This week's pitch took us into uncharted territory, a new genre in speculative fiction that neither of us had ever
made a stab at previously: alternate history. Each of this week's stories has to do with current events in the
year 2006-- if a single event in history had occurred differently.
TRANSCRIPT—ALLIED NEWS SPECIAL REPORT
ANNOUNCER: We interrupt this program for an announcement by the President of the United States.
(Cut to the President, addressing the people from Unity Center in Kansas City. To his right sits King Theodore III of the Empire Republica. To his left, Prime Minister Gerard of the New Union. Out another level sit Yoshimoto of the Japanese Exile and Fernand Touselara of Mexico.)
PRESIDENT GORE: My fellow Americans, I come to you today as President of the United States of America, but also as a representative of the American Alliance. Last week, with the help of its newest member, the Japanese Exile, the Alliance enriched uranium for the first time. Today, at 9:53 AM, scientists detonated an atomic bomb in the deserts of New Mexico. These scientists have come together with open arms, putting aside the disputes of the past to work side by side at a pace that is nothing short of astonishing. Not since before the revolution of Aaron Burr in 1808 have our people been so unified. Where once we were five disparate, warring nations, today we stand as one.
I cannot overstate the importance of today’s events. For a century and a half, America has sat aside while Europe and Russia fought the battles that wrote history. We hoped that history would pass us by, leave us be. We thought that we could remain a continent on our own, separate from the rest of the world. When the Empire of Japan first invaded Baja, our eyes were opened. The world had come to us, and in a strong and painful way.
But today is not a day to reflect on the divisiveness of the past. We have seen far too much of that. From the very first days of the Civil War, when King Aaron I took up arms to form the Empire Republica, we have fought tooth and nail for the land beneath our feet. Our borders have shifted, once, twice, a hundred times. We have seen blood beget blood, again and again, as the American Revolution turned to the Civil War turned to the Baja revolt against Spain, and finally to the formation of the New Union in the north from the mixture of the blood of the United States and the Empire Republica. But we learned to forgive the blood of our past when Japan occupied Baja, coming together to fight a common enemy. We have extended that same forgiveness to the Japanese Exile, the new occupants of Baja, and they have brought the last piece of our continent back into the fold.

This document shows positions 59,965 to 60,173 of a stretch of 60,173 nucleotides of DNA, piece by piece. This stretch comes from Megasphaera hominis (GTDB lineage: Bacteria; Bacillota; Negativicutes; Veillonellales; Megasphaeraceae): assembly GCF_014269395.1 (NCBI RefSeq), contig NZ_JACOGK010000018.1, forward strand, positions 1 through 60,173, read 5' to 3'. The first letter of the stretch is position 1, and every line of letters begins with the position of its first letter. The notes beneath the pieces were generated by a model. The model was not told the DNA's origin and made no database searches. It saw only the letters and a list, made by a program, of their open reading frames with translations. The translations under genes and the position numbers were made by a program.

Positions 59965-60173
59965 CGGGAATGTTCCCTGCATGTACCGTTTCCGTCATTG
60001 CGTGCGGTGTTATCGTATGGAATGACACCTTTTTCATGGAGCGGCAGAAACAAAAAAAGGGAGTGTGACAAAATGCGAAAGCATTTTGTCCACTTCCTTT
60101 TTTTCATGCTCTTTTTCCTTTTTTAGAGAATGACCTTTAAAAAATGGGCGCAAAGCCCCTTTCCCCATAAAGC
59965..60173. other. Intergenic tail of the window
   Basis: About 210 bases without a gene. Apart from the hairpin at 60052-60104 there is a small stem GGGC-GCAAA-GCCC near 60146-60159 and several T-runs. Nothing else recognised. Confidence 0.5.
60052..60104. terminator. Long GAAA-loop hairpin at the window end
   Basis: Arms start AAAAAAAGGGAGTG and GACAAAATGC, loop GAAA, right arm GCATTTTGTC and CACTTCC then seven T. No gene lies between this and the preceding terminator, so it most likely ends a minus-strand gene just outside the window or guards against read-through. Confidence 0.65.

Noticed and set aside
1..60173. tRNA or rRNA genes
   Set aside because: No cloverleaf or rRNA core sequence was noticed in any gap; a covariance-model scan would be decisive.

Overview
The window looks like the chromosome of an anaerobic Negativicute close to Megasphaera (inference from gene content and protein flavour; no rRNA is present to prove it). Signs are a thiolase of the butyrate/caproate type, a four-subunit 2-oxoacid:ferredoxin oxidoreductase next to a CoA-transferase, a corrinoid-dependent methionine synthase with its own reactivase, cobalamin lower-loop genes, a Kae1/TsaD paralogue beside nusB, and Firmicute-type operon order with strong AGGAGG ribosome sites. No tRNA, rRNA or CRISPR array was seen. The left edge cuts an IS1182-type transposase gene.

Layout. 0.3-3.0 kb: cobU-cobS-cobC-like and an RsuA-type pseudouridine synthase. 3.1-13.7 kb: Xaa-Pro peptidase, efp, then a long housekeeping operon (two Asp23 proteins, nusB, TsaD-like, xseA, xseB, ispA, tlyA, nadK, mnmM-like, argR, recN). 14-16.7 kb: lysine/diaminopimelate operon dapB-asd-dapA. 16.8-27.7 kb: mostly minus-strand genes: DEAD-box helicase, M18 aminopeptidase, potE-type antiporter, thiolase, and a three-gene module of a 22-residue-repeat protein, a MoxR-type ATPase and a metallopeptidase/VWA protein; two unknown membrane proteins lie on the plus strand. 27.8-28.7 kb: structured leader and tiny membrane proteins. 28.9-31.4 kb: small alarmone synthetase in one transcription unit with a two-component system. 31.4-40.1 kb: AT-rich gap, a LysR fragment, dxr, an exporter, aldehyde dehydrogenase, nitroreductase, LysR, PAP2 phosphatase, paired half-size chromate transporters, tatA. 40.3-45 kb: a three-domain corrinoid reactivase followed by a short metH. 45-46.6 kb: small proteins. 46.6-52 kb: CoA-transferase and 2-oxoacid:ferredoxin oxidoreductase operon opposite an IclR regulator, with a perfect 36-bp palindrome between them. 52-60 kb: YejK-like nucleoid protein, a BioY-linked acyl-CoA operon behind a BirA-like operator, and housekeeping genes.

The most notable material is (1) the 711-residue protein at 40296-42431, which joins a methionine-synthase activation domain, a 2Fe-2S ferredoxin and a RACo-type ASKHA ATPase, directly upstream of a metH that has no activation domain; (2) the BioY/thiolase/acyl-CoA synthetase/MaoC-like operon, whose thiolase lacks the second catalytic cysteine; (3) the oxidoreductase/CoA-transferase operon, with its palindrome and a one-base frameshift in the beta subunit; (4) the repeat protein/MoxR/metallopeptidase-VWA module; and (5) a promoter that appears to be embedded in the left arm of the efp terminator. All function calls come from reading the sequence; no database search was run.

Today is a day to reflect on the power of unity. We face a grave enemy, an enemy who has mercilessly annihilated those who stand before it, who has reduced the island of Japan to an uninhabitable wasteland. And this enemy continues to grow. China, now, belongs to the Soviet Union, as well as all of Eastern Europe. Our allies in Western Europe call out for aid; they alone stand watch on the dark fence between us and the ever-expanding threat of communism. Beneath that iron curtain, all light, all freedom, is snuffed out by the surging tides of oppression. When next the curtain lifts, those tides may sweep out to drown us all.
That is why King Theodore, Prime Minister Gerard, President Touselara, Emperor Yoshimoto and myself have agreed that the American Alliance must have the power to defend itself when the time comes that the Soviet Union turns its eyes to our continent. It is in the name of security for all nations and in the spirit of good faith that Emperor Yoshimoto, brushing aside the wounds of the recent past, brought to us the secrets to creating an atomic bomb. We have explored them together, and we will share them together. From now on, all military facilities constructed on the continent of North America will be joint ventures, managed by this council in the name of the American Alliance.
Today, with the means of our protection in hand, we also deliver this warning to the Soviet Union: so long as you remain within your borders, we will take no hostile action to you and your own. But America, all of America, from Canada to the Land of Fire, is free land. The arms of the American Alliance extend beyond its borders, and we embrace our neighbors to the south, as well. We are a peaceful people, and it is in the name of preserving peace that we develop the weapons of destruction we need to protect our own. But we will protect our own, and we will not tolerate the breath of repression on our shores. No soviet soldier will set foot on American soil without reprisal. Let it be known that today, at long last, America stands united. Thank you, and goodnight.